According to Marketing Week, when it comes to the famous 4Ps of marketing — product, place, promotion and price –there are two “camps.” Some believe that the 4Ps are the foundation upon which all great marketing is built. Others claim that the 4Ps “represent dusty old concepts that have failed to update to the modern, digital age.”
Can they both be right? We think so. In our view the 4Ps are still useful — if they are developed in the context of the aforementioned “modern, digital age.” We call it (4P)D , signifying that we are raising the traditional 4Ps to a digital power.
.Here’s just a few examples of what we mean:
Product: Developing physical products in a digital age means that marketers have to think through much more than they used to. If their product is now “smart”, marketers must answer questions like “what data generated by the product will be useful to users?” and “can I link to other complementary products/apps?”. Developing applications — or feeding into complementary ecosystem apps (think about being a home Air Conditioner manufacturer feeding into a Smart Home app) — always has to be considered in product development today.
Place: Place strategy is still about deciding where to make your product available, and who is going to sell it. In the past, when information flows were limited, place strategy was about going directly to a main information source. For example, in specialty pharmaceuticals, place strategy used to be focused almost exclusively on reaching the prescribing doctor. What’s changed? Information flows are enabling end-users to educate themselves and have a say-so in product choice. In our example, many specialty drug patients now have a brand in mind when they show up at the doctors office. In other words, companies must consider a “pull-through” end-user place strategy in addition to their traditional “push” approach.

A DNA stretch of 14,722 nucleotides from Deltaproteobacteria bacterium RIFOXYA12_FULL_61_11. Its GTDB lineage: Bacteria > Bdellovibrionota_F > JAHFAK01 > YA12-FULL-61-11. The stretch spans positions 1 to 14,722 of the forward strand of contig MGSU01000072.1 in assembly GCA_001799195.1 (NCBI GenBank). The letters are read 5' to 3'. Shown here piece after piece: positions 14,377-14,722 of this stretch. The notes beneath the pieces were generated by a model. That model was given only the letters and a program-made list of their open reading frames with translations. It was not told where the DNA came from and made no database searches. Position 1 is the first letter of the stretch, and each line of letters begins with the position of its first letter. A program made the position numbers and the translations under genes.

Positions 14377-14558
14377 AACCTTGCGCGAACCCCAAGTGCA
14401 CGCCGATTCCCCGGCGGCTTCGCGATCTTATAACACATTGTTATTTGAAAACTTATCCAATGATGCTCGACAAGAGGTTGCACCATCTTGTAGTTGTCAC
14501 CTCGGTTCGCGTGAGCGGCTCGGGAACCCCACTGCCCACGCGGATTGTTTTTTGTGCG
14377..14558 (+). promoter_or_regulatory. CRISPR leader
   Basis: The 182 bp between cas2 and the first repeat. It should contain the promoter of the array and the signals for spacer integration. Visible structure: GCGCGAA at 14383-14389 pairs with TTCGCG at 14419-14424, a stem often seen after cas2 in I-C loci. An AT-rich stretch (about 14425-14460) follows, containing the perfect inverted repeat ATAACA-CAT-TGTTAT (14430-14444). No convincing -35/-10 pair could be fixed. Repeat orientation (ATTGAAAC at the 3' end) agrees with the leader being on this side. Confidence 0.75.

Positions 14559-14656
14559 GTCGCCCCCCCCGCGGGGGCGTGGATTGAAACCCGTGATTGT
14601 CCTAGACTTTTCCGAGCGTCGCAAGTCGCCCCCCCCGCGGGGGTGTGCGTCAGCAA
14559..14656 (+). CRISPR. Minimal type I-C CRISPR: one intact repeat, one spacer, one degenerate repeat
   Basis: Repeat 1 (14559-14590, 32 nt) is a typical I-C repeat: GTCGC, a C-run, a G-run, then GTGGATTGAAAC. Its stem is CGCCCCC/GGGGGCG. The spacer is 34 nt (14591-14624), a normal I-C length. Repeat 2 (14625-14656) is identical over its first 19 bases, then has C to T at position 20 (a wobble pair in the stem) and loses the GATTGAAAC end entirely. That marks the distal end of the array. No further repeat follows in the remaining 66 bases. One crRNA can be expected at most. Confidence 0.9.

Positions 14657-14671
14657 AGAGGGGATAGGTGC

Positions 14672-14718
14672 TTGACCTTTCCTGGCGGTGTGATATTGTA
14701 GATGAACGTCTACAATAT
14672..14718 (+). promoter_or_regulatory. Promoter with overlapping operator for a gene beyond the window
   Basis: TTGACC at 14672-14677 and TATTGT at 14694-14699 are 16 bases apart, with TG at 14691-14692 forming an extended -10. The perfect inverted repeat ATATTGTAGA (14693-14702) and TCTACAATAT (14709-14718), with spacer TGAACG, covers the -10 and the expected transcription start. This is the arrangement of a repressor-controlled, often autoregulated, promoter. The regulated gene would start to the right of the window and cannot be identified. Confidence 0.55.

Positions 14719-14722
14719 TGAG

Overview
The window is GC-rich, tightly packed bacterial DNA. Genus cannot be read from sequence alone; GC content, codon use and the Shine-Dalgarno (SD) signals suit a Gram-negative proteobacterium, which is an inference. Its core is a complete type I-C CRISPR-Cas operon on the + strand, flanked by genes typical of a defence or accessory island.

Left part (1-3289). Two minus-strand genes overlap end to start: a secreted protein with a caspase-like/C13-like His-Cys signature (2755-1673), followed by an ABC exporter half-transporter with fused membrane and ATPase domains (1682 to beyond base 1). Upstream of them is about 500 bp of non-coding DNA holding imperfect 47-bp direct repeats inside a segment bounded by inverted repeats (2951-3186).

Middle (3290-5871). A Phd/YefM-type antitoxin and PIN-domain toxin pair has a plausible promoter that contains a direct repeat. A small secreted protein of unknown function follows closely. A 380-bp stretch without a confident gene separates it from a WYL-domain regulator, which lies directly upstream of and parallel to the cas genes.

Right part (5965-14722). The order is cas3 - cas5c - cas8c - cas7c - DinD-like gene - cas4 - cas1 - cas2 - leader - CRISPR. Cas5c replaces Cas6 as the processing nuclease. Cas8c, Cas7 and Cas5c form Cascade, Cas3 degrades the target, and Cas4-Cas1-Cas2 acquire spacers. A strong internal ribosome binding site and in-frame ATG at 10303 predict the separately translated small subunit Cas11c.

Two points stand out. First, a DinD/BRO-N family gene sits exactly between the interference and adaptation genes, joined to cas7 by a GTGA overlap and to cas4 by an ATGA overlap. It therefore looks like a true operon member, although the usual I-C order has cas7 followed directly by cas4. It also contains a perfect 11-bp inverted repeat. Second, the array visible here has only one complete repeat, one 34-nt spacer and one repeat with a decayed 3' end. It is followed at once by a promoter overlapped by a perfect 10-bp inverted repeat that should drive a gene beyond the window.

Promotion: In the old world of one-way dialogue, promotion was all about shouting louder and positioning more uniquely than the competition. Now that a company’s customers can easily interact with each other, its all about being trustworthy, reference-able and caring. The biggest change to promotion? Companies have to stop overtly promoting! Instead, they have to use new platforms and channels to educate potential buyers, be responsive to their concerns and complaints, and show a broader awareness beyond just selling more of their stuff.
Price: The biggest challenge to pricing used to be setting the optimal price point. But today, trends and preferences dictate that you have to consider a pricing model as well. For example, software buyers want to be able to take advantage of functionality improvements immediately, not at some arbitrary license renewal period. Thus, the Software-as-a-Service (SaaS) pricing model. Many Millenials like to “rent” assets rather than own them. Thus, subscription pricing models. So, today’s marketer has to consider a variety of different pricing models — such as subscription or “freemium” or lease models — in addition to setting an astute price.
In conclusion, we find the 4Ps to be alive and well. If they are outdated, it’s because marketers are applying them in an outdated way. Yes, there is much more to consider today in each of the four categories. But we also think these modern considerations for the 4Ps, or (4P)D, give marketers more options than ever before to find true differentiation in their overall value proposition.